Retain or create buffer zones between pollution sources and peatlands
Overall effectiveness category No evidence found (no assessment)
Number of studies: 0
Background information and definitions
Buffer zones can separate a peatland from a pollution source, preventing pollution from reaching the peatland or slowing it down to allow more time for pollutants to break down. Buffer zones of existing vegetation could be retained around development (e.g. by not building right up to the edge of a peatland), or vegetated buffer zones could be specifically created. They may be planted with plants that can absorb or break down pollutants (Kadlec et al. 2000). Buffer zones could be harvested to provide income to support peatland conservation (Wantzen et al. 2006).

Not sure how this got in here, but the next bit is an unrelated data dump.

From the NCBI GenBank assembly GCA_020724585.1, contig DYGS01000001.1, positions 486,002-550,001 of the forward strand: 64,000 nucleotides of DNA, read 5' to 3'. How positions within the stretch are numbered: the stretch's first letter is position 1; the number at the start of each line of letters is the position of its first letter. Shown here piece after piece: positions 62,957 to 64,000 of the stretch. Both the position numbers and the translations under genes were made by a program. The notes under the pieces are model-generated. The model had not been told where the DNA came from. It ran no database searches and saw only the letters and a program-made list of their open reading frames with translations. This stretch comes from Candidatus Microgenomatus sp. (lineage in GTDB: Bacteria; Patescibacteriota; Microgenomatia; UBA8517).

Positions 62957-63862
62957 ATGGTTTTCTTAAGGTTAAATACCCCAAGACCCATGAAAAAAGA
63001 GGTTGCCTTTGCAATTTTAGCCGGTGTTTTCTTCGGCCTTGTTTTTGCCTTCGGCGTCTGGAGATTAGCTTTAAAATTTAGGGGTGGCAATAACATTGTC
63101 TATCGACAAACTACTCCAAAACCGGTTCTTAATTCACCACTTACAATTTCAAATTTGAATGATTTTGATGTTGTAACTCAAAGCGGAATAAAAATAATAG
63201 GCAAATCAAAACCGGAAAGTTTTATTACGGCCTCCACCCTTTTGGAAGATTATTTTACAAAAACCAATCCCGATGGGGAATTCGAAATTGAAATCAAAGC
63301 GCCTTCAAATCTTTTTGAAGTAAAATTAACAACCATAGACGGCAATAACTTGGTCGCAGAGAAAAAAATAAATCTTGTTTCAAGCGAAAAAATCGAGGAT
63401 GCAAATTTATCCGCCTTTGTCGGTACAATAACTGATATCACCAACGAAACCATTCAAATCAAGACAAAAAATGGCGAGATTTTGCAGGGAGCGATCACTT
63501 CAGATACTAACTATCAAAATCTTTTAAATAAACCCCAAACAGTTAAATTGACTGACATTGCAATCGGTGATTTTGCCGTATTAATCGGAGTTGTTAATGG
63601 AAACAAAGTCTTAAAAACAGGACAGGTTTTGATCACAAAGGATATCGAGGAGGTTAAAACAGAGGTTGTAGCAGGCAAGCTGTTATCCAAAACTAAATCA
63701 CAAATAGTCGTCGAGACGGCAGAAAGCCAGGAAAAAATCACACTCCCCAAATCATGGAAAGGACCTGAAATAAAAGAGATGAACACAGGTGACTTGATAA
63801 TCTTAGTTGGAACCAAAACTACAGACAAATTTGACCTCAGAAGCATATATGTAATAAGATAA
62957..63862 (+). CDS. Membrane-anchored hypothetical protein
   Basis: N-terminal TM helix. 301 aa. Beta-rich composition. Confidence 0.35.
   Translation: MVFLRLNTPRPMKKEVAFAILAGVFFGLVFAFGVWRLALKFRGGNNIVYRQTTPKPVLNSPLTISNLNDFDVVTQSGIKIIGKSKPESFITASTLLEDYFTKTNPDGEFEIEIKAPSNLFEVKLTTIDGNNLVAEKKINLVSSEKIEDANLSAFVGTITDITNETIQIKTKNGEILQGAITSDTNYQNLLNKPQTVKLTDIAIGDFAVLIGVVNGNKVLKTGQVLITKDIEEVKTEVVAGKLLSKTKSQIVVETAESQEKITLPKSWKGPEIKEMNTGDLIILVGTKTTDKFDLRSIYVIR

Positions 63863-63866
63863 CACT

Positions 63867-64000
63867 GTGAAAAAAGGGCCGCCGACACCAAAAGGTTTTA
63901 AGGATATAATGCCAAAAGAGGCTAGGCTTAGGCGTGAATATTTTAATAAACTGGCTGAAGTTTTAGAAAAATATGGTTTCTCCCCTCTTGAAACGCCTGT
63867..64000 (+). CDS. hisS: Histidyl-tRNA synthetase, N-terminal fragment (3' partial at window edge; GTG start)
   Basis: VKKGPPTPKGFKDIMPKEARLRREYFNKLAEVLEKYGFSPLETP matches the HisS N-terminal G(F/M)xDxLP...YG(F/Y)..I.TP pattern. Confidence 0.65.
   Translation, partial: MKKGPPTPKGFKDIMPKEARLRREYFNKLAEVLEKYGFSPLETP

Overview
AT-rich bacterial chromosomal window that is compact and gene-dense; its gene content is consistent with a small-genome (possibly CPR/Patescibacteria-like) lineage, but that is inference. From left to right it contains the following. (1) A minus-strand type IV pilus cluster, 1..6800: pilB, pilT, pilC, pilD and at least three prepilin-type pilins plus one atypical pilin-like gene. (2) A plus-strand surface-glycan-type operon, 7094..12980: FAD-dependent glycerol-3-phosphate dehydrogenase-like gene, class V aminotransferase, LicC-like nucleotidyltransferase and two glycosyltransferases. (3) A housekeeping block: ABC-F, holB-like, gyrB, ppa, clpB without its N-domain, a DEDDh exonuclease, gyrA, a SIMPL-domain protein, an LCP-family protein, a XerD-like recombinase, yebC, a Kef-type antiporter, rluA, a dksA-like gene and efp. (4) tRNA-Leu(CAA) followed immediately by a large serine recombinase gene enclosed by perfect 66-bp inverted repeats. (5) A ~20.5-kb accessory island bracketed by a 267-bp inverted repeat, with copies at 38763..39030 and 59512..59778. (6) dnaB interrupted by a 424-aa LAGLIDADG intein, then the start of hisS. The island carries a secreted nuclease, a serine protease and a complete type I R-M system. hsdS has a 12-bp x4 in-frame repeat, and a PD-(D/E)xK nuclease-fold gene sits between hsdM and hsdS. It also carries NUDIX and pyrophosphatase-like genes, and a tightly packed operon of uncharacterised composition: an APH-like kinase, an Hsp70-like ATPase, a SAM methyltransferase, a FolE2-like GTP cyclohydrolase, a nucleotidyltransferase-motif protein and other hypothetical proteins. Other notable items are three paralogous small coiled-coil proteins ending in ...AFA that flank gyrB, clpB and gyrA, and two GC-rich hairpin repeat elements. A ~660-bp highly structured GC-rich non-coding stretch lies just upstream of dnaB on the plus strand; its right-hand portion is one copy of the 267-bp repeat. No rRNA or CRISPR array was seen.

To be included as evidence in this section, studies must have reported the effect of buffer zones on focal protected peatlands. Studies that report effects on vegetation within a buffer zone (e.g. Hynninen et al. 2011) are not included: this vegetation is sacrificed (exposed to pollution) to protect the focal peatland.
Key peatland types for which this action may be appropriate: bogs, fens/fen meadows, tropical peat swamps.
Related actions: use artificial barriers to prevent pollution entering peatland.
Hynninen A., Hamberg L., Nousiainen H., Korpela L. & Nieminen M. (2011) Vegetation composition dynamics in peatlands used as buffer areas in forested catchments in southern and central Finland. Plant Ecology, 212, 1803–1818.
Kadlec R.H., Knight R.L., Vymazal J., Brix H., Cooper P. & Haberl R. (2000) Constructed Wetlands for Pollution Control: Processes, Performance, Design and Operation. IWA Publishing, London.
Wantzen K.M., Siqueira A., da Cunha C.N. & de Sá M.d.F.P. (2006) Stream-valley systems of the Brazilian Cerrado: impact assessment and conservation scheme. Aquatic Conservation: Marine and Freshwater Ecosystems, 16, 713–732.